2 x Adjustable wrench
Get two lightweight wrenches so you can unscrew things with nuts and bolts on either side. Also make sure they aren’t too thick, so they’re able to take off peddles and fit in thinner spaces.
Whilst it’s good to save space, minipumps can take an age to fully inflate a tyre. A mid-sized one with a pressure gauge is a good choice.
Rag for dirty bike
To clean grease and dirt from the bike and also helpful to keep parts if you’re dismantling sections.
Spare fittings and parts
We take a bunch of spare nuts, bolts and fittings in case anything falls off along the way. We also have a spare break cable and spare inner tube. If you’re in relatively developed areas I don’t think you really need to take more spares than this, but that’s personal choice.
It’s amazing what these guys can do. They’re often stronger and more convenient to fit than some metal fittings, are cheap and can be found all over the world.
Our Bike Touring Packing List: Clothes
Clothes are another personal choice but we pack pretty minimally, with enough to get us through all but super-extreme conditions, without taking unnecessary things. I’ve put how many items of each we take but this may not be fitting to everyone. If you’re going to warmer parts you can sub out some of the layers, if you’re cycling across the Antarctic then you should probably add a few more!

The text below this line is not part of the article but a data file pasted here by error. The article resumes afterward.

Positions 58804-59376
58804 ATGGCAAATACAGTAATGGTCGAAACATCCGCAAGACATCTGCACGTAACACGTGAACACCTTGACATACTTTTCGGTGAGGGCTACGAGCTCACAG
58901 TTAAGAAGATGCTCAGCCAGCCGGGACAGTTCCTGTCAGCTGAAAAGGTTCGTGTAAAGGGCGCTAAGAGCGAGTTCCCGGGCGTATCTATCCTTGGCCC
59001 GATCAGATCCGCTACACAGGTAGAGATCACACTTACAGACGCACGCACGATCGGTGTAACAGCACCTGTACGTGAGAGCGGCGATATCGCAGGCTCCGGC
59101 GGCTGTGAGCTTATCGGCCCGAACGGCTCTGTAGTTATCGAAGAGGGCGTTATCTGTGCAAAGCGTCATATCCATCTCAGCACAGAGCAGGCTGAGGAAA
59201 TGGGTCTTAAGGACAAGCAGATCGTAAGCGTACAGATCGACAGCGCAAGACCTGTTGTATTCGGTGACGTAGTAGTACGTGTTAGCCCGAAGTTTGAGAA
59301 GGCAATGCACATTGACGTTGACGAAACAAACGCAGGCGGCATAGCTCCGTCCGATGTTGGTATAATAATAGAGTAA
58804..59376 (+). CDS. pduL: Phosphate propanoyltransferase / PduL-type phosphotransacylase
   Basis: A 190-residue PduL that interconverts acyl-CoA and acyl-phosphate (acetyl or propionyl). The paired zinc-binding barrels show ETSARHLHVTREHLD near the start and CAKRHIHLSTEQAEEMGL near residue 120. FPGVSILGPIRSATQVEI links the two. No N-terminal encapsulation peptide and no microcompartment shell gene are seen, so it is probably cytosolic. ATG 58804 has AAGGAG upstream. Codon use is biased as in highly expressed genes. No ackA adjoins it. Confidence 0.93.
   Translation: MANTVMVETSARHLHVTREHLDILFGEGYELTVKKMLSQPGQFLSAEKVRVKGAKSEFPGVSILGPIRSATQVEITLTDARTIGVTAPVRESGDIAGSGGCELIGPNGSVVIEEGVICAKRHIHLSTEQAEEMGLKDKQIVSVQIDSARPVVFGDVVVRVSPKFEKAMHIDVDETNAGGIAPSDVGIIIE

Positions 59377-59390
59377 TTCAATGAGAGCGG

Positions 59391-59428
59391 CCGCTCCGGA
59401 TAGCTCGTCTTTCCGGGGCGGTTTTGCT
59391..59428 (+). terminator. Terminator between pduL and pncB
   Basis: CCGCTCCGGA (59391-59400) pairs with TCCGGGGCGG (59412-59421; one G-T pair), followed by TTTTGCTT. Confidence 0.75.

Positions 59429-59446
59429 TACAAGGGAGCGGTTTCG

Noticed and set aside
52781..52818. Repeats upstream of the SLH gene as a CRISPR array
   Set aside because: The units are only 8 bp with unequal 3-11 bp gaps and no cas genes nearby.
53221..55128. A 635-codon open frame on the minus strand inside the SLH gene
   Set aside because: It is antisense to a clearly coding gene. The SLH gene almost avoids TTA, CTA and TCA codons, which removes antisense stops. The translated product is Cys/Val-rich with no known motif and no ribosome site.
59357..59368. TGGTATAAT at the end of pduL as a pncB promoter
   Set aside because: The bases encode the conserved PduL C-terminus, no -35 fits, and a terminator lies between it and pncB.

Lycra cycle shorts and trousers
No particular brand, just well fitted ones with a bit of padding around the sensitive areas.
2x Sports shorts
A pair of longer, thicker shorts and a pair of shorter, thinner shorts which can be coupled with lycras or thermals for warmth/comfort.
For hikes in warmer climates: they don’t get too hot and they stop chaffing.
Long cycle socks
For longer days in the saddle or harsher conditions I’ll couple these with some warm cycle leggings and trousers/shorts. Great for cold weather and tight ones also help you avoid muscle soreness.
Hard-wearing and breathable ones are key for colder climates. I use a pair of soft-shell waterproof trousers from Sprayway which don’t overheat and can also be used for hiking and general wear.
Last year we picked up some Sub Sports Thermal items and they’ve been great especially for the price. They are meant to be crazy tight but boy do they keep you warm, wick away moisture and don’t take up too much space in panniers. Also good for hiking or general cold weather.
2x Cycle jersey
One thin, one thicker one to cover all conditions. You can spend tons on these but we’ve picked up all of ours from charity shops for less than £5.
One word of caution, don’t go for luminous green tops. Bugs will be attracted to you like ants to lollipops and you’ll have a swarm around you as soon as you stop. On the other hand this can be quite a good incentive to get from A to B fast…
2x Base layers
I actually find these more practical than cycling jerseys and they’re considerably lighter. Mountain Warehouse do them super cheap and they can be worn casually or for hiking, with thicknesses to suit your conditions. You can also use them under jerseys for extra warmth.